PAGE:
For startups, a successful business partnership could mean access to new products, the opportunity to reach new markets, or increase customer loyalty. In this session, Kange Kaneene, VP at SAP.iO Foundries (North & Latin America and Caribbean), and Alok Kapur, Global VP of Strategic Partnerships and Business Development, share some essential tips on how growth companies can partner with large software companies to create powerful partnerships.
Partner Evaluators Should Ask 3 Key Questions
- Is my organization ready to create an ecosystem?
- Which organizations should be evaluated for partnership?
- Which partnership models are most advantageous?
From a market perspective, when we think about ecosystems, we look at the outside in and inside out while evaluating partnerships. Looking at revenue as the primary scale makes sense from an outside perspective. But it’s also important to ask whether the partnership is additive to product strategy, can drive feature completion, or help create something new and relevant for customers.
“Partnering with the right company can ensure that time to market and time to revenue is quicker.”
Let’s dive into these three questions and answer them in detail.
Is my organization ready to create an ecosystem?
While it can be tempting to forge a partnership with people and companies with whom you have the best relationships in your network, Kange recommends a data-led approach to the decision-making process for it to be most effective. The following considerations can help you answer the question above.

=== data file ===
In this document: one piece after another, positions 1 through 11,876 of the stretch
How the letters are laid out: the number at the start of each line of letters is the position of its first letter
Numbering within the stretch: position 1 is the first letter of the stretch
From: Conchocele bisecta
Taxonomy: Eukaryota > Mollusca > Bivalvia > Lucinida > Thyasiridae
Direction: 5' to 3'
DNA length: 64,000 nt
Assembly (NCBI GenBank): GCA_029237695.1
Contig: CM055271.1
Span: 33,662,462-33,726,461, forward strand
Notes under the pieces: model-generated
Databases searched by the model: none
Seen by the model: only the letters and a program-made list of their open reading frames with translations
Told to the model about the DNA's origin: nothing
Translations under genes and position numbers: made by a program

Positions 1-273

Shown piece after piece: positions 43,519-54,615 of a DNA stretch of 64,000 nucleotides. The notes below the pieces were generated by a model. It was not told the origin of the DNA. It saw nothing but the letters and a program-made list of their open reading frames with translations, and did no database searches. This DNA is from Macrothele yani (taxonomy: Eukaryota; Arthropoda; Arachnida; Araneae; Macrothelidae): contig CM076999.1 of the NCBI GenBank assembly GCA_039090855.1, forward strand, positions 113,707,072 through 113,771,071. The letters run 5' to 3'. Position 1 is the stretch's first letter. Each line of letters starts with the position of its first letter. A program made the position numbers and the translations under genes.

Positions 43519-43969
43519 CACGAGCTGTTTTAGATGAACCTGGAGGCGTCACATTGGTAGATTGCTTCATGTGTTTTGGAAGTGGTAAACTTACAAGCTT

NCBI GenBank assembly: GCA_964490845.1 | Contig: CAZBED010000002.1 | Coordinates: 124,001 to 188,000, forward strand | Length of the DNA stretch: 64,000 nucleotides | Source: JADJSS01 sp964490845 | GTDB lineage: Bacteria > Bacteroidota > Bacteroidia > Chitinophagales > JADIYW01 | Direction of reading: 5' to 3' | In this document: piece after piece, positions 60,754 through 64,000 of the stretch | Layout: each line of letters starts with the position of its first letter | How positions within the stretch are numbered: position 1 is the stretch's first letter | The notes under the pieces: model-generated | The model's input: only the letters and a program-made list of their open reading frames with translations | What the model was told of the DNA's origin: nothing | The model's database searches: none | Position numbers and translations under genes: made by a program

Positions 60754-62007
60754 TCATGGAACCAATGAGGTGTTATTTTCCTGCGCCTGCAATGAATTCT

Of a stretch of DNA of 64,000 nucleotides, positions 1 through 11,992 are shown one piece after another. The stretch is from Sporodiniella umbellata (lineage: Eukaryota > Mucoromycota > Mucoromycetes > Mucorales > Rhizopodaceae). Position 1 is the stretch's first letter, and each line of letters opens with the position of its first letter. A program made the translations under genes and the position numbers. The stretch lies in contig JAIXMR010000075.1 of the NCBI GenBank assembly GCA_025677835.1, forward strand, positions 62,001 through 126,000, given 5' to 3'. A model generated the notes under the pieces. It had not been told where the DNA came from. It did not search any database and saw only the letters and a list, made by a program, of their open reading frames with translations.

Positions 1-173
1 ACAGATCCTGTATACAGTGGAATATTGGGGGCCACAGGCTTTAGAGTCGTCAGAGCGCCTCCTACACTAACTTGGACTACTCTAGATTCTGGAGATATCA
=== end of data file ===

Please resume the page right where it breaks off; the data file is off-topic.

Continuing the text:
Market demand exceeds your capacity to fundraise or hire a larger team.
If data supports the notion of a significant market opportunity, but you don’t have the resources (human or financial) to get there, consider how a partnership can help you get to market faster.
Your current customer base is inquiring about a partner ecosystem.
In some cases, while companies may not be thinking about a partnership, customers’ inquiries about partnerships they wish could take place can influence their decision.
For example, as Kange shares, at SAP, a customer might say, “I have all SAPs technologies; I’m considering you as a merging company because if these two technologies don’t talk to each other from a data perspective, that doesn’t work for me.”
Timeline to establish a partnership
Most big companies take a long time to make decisions and execute. Longer timelines don’t affect big companies as much. Still, young organizations should evaluate whether or not they can afford the human and financial capital over 6 to 18 months to establish a partnership.
“Many small companies bleed due to putting in all their resources to make a partnership. Don’t suffer while trying to be strategic.”
Which organizations should be evaluated for partnership?
Deciding whether a partner could be right for you comes down to technical and business model compatibility.
Technical and Business compatibility
It is important to ensure there is a non-disruptive clear path to extend, build-on or infuse solutions from a technical perspective. For example, there are certain technology platforms that are not compatible with others so that can be a nonstarter.